- The Washington Times - Thursday, December 25, 2008

LAHORE, Pakistan | The profile of those joining the militant group Lashkar-e-Taiba is changing to include more young, educated men, some of whom even hold advanced degrees.

“The big change is that until a few years back most of the militants were hailing from the [Afghan] frontier, but now the scenario has changed and young men from all over Pakistan are joining,” said Brig. Gen. Mahmood Shah, who served the Pakistani army in the Federally Administered Tribal Areas on the border with Afghanistan.

A ripe breeding ground for the new militants is southern Punjab, he told The Washington Times. Since the school system in Punjab is better than in the tribal areas, most of the new entrants to militant groups are better educated, GenShah said.

Lashkar-e-Taiba is blamed for terrorist attacks in Mumbai last month that killed more than 170 people. Pakistan last week officially banned Lashkar’s charitable arm, Jamaat-ud-Dawa, froze its bank accounts, sealed at least 45 of its offices and arrested 50 of its leaders. Dawa chief Hafiz Muhammad Saeed - who also headed Lashkar until it was banned in 2002 after an attack in India - was put under house arrest for a month at his home in Lahore. Eleven people, including Mr. Saeed, were banned from leaving the country.

The only Mumbai attacker captured had completed only the fourth grade, according to Indian and Pakistani press reports. But in a recent interview, a Kashmir-based Lashkar-e-Taiba commander told The Times that members of the group include young men with master’s degrees in business administration and bachelor’s degrees in computer science.

The militant commander, who goes by the name Abu Aqasa, spoke by cell phone from Lahore and answered other questions in writing.

“We have doctors and engineers and computer specialists working for us,” he said. “These people don´t necessarily fight wars with us. They mainly help us spread our message in cities and villages and also help us in our dispensaries, hospitals and other charitable works.”

Abu Aqasa said the organization uses educated people and especially those with good communications skills to recruit supporters in religious congregations. Once a young man has embraced the militants’ ideology, he is inducted into the organization and sent for further training.

A 27-year-old man who abandoned a militant organization after one month said that he had a degree in computer science and was introduced to the organization at a mosque.

“I met many educated men,” said the man, who asked not to be named to avoid arrest “Nobody [held] less than a bachelor’s [degree] and the average age was between 18 and 30 years.”

The profile of the militants is similar to an emerging trend in Britain.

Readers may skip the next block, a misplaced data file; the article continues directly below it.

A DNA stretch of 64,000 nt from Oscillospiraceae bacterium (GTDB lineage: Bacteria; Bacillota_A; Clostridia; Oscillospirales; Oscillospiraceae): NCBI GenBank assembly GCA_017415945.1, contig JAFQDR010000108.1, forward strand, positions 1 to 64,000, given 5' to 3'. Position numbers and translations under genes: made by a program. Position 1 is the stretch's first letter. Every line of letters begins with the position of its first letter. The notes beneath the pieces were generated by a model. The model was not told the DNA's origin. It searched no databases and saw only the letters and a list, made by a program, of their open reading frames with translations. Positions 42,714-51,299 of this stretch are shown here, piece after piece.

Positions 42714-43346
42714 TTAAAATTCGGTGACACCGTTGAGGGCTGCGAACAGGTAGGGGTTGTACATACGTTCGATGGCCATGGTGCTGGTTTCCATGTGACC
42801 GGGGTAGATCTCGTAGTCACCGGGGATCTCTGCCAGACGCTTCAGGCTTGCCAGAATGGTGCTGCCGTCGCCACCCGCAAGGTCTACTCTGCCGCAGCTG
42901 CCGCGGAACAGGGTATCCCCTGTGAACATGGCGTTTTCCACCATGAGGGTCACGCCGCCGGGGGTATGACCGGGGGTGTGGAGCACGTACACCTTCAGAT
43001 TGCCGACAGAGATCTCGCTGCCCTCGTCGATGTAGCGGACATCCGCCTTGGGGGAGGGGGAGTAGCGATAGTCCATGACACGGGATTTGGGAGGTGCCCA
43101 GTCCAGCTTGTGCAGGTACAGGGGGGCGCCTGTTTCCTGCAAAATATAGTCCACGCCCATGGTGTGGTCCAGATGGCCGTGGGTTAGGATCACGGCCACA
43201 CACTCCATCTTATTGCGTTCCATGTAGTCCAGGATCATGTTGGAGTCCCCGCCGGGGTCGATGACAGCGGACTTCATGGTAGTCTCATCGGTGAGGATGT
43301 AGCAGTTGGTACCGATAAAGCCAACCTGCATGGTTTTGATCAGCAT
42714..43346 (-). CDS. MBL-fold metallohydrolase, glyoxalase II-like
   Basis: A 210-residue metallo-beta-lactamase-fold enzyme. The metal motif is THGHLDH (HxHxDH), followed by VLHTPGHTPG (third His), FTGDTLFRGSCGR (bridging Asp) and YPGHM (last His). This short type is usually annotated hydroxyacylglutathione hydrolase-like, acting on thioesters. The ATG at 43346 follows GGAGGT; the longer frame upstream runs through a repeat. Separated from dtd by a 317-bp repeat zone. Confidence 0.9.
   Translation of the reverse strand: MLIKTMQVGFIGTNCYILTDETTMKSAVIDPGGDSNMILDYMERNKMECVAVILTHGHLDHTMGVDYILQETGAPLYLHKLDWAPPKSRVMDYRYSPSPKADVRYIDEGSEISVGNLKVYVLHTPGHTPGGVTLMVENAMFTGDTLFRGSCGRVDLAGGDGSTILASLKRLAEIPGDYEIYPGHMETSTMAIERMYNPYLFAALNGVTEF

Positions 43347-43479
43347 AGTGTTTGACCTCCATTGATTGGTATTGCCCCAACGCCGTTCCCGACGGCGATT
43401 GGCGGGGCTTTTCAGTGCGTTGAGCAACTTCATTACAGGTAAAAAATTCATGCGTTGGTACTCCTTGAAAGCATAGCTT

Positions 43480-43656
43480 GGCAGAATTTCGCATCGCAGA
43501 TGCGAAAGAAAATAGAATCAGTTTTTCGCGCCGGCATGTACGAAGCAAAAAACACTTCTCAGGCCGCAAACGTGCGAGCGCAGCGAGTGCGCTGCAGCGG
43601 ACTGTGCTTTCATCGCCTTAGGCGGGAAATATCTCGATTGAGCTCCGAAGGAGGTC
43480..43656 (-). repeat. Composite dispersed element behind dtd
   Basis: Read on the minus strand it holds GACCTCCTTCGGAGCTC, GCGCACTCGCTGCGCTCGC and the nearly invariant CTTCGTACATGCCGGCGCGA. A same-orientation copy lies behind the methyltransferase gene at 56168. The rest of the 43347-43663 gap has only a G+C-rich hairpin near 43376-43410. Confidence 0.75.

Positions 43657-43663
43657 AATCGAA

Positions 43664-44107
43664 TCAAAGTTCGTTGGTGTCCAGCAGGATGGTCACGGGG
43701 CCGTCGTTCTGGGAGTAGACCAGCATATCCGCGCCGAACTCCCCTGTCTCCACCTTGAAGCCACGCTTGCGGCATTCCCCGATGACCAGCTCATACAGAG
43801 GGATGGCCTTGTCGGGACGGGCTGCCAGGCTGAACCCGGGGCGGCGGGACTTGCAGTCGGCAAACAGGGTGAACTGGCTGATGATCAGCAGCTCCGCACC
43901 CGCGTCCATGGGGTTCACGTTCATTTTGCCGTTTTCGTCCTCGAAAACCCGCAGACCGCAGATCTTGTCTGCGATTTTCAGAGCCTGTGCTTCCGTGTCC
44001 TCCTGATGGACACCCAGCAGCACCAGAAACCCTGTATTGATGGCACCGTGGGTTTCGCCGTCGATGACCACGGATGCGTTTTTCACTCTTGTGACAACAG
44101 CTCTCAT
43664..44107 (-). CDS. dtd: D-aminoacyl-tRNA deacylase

Brendan O´Duffy, a researcher from the University of London who has studied militant organizations in Britain, said he has found members are “mostly of working class origins but a large minority achieved relatively a high education, tending towards engineering and science degrees, including medicine in the case of the failed [June 2007] London and Glasgow attacks.”

In that case, the perpetrators of the failed plot targeted London’s theater district with two car bombs that were detected by police before they detonated. A day later, a burning Jeep carrying gas cannisters was driven through the glass doors of Glasgow International Airport and burst into flames.

Bilal Abdulla, a 29-year-old physician with Britain’s National Health Service, was sentenced this month to serve at least 32 years in prison for plotting to murder hundreds of people in the two botched terrorist attacks.

Kafeel Ahmed, a 28-year-old Indian who participated in the attack on the Glasgow airport, died of burns. He had studied mechanical and aeronautical engineering.

An organizer for a Lahore-based religious organization said dire economic conditions are the main reason young, educated people are being attracted to militancy in Pakistan.

“People can´t find jobs and have nothing to eat,” said the man, who asked not to be identified to avoid attracting attention from the police.”Families find it attractive that if one person is sent for jihad then that means one less mouth to feed in their house.”

While he denied that jihadist organizations pay their members, he said that those who become a part of such groups are given food and clothing.

Abu Aqasa said that political consciousness trumps finances in prompting the young and the educated to join organizations such as Lashkar-e-Taiba. He said hundreds of thousands have joined the group in the disputed territory of Kashmir and that while they have been affected by a government crackdown following the attacks in Mumbai, they are still going strong.

Kashif Alam, senior superintendent of police in the northwest city of Peshawar, said the profile of the average militant in Peshawar, near the border with Afghanistan, has changed but that the number of educated Pakistanis was actually decreasing.

“We´re seeing an increase in the number of criminals who are working for these militant organizations,” he said. “More and more of their operations are being carried out by criminals. Some of the people we have captured were found with thousands of rupees in their pockets.”

However, profiles of two would-be suicide bombers captured in the tribal areas and shown to the press contradicted Mr. Alam´s views. Ali Raza, who surrendered to the police in November, was in his final year studying mass communications. In Dera Ismail Khan, a young man wearing a jacket loaded with explosives was intercepted inside a mosque. He was later found to have completed his high school matriculation.

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